When I watched Robot & Frank starring Frank Langella, set in the “near future,” I couldn’t help but picture myself as the main character, a man in his 70s. The story takes place in a plausible 21st century future where robots have become common. There’s a good chance that, when that day comes, I’d likely be his character’s age and be just as resistant to new technology as he is (a mindset I already readily feel at 40). In small moments, Langella even talks like a late-Generation X-er, letting out a few “cools” to respond to people. Also, unlike lofty and foreboding Isaac Asimov or Philip K. Dick science fiction, the robots in this film’s setting are not a societal threat or new class of beings. There are just another appliance or device that we humans bring into our homes.
Every youthful and current generation constantly questions why their elders and senior citizens are resistant to change and technology. They ask “why can’t they just get it?” when they hand a seemingly simple and improved device to an old person. The young people making those remarks forget two things with that biased complaint.
The first is that those senior citizens being dismissed and berated now used to be as young as them at one point in their lives and were, in their day, the “whippersnappers” of youthful dissent and trendy knowledge. They have already been where you are. The second thing is that the young people forget that they will become the old, non-conforming, and out-of-touch person they see before them. As ignorant youth, they don’t see their own mortality and evolution.
With that in mind, Robot & Frank is, on many levels, about an older person who is resistant to change allowing to the change to come into his life. It’s also about finding companionship in unlikely places. Robot & Frank is a very good movie with more to say than you think. It’s more than its trailer of curmudgeonly old man bad-mouthing the changes of the present. This movie might just sneak up on you and have you reaching for tissues before the credits role.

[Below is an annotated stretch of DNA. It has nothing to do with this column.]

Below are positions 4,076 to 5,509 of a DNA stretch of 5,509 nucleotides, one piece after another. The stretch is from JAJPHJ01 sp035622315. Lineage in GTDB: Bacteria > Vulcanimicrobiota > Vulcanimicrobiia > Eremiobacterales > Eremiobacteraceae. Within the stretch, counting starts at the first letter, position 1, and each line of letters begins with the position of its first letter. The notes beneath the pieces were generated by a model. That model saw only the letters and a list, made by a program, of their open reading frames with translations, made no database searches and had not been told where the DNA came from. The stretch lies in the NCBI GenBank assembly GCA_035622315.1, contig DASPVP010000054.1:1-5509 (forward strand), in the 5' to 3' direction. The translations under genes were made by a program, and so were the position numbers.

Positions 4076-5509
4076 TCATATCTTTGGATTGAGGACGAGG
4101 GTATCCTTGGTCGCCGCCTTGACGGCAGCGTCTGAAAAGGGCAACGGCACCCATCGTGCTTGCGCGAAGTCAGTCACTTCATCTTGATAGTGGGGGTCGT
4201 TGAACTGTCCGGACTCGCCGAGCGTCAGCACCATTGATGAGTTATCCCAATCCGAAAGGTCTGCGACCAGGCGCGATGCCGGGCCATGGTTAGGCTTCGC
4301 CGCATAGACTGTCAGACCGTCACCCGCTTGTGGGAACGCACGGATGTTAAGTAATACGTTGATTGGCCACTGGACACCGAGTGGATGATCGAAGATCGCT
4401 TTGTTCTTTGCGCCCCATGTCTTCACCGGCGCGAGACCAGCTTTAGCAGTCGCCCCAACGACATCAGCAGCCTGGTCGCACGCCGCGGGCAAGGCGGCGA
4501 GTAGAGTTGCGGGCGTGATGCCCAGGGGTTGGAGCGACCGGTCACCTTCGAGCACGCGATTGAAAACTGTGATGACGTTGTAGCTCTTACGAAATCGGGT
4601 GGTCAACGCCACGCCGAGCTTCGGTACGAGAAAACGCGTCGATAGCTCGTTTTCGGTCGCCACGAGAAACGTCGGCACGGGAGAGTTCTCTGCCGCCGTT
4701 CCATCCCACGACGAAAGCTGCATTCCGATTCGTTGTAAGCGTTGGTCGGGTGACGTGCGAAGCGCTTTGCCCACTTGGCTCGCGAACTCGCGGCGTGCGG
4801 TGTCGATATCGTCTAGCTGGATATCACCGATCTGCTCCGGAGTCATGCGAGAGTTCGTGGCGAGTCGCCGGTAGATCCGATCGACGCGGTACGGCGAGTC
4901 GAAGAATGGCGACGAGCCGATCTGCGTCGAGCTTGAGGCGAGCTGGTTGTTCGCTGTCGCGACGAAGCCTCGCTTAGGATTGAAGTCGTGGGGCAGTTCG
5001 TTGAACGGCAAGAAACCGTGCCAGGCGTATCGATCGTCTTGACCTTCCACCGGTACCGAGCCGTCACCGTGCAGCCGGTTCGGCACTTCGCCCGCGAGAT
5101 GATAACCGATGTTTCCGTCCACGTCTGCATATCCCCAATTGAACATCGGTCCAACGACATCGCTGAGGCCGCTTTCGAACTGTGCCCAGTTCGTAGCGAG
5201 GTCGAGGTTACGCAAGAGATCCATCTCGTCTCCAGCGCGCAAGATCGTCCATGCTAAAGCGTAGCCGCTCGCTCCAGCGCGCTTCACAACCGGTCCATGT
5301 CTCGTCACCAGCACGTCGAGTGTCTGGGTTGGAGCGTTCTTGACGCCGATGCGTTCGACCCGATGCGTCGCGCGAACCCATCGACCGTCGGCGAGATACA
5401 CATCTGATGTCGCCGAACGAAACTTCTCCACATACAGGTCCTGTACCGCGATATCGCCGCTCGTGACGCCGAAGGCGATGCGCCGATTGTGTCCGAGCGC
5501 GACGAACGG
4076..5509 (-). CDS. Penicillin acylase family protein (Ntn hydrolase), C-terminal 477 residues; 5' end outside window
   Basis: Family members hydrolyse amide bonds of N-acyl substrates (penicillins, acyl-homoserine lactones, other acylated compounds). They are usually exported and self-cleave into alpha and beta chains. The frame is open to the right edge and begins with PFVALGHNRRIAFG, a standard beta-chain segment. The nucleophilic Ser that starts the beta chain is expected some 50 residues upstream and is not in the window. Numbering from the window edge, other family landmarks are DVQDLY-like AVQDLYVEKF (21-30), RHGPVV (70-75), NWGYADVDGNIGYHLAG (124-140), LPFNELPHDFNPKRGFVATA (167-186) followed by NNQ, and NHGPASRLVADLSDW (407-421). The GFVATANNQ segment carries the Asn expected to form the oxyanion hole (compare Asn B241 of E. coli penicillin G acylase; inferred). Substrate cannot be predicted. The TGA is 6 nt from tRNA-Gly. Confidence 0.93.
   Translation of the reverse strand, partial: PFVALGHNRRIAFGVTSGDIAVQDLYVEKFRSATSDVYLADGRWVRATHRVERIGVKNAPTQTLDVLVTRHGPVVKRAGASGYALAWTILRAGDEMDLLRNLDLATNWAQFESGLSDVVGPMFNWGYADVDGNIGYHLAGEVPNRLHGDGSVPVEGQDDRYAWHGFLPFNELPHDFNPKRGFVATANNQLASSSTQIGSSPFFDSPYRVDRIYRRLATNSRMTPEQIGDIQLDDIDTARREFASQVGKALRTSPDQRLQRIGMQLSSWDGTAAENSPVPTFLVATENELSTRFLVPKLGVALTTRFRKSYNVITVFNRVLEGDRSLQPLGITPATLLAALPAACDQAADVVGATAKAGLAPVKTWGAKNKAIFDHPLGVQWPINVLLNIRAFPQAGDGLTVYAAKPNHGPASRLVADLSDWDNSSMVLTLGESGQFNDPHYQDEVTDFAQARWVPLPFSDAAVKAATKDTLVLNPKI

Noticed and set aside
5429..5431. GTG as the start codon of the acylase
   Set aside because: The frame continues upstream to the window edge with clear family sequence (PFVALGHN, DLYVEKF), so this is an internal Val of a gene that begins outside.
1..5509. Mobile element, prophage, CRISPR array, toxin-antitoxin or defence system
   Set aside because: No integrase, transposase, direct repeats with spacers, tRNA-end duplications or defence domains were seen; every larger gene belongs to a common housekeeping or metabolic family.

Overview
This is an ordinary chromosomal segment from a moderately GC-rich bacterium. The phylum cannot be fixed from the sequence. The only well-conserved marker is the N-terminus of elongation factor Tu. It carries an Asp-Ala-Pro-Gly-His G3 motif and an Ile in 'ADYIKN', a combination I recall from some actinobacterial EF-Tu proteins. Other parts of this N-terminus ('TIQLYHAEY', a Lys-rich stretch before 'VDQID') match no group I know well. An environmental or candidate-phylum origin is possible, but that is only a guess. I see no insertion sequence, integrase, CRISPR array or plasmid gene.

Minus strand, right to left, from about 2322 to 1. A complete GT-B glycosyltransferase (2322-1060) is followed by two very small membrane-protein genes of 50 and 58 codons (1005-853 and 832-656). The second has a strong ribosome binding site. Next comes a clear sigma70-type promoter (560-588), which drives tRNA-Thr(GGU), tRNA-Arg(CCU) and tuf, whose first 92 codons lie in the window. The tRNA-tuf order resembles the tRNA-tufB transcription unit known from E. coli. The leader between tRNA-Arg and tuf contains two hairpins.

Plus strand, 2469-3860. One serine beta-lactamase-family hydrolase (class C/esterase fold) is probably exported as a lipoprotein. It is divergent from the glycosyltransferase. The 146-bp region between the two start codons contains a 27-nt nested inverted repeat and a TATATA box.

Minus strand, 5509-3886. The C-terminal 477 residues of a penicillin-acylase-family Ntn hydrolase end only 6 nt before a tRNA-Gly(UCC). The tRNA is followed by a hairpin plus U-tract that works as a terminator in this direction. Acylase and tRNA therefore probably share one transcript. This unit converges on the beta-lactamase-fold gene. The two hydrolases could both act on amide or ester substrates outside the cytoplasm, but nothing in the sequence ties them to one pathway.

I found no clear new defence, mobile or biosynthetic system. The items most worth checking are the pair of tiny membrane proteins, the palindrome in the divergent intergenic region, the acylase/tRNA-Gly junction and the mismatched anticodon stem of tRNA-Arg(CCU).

Frank Langella, an Academy Award nominee for playing President Richard Nixon in Ron Howard’s Frost/Nixon, plays Frank Weld, a retired former cat burglar who still very much feels his old lifestyle, despite his advanced age. The likeliest reason for that is his increasing dementia and mental deterioration. He lives alone in upstate New York and is periodically visited by his two grown kids. His son Hunter (the reliable James Marsden) is a successful straight-arrow businessman and family man who, full of guilty responsibility and pity, carves the time to come every weekend to tidy up his father and the house. His daughter Madison (Liv Tyler) pretty much only visits via video chat from philanthropic missions as a peace worker in Asia.
Between those visits, he is alone and lazy. The one thing he perks up for is walking into town and picking up books at the local library. While the library is slowly being phased out for digital media over print media, he carries on a flirty crush on the librarian Jennifer (a fetching Susan Sarandon).
You’re never too old for a crush. No matter what age you are watching Robot & Frank, you will understand and love Frank’s flirtation and crush on Jennifer. Like Jack Lemmon and Walter Matthau before Langella in their Grumpy Old Men series, we’ve seen old crushes before and have learned that you’re never too old to find love again.
Frustrated with the time away from his own family and his father’s failing initiative, Hunter purchases a health care robot (voiced by Peter Saarsgard) to look after Frank. The robot, looking a bit like a segmented life-size LEGO figure (designed by Lilo Tauvao and played under the shell by Rachel Ma), is programmed to get Frank on a daily routine, manage the house like a butler (cooking and cleaning), and improve his mental function through cognitively enriching activities like gardening.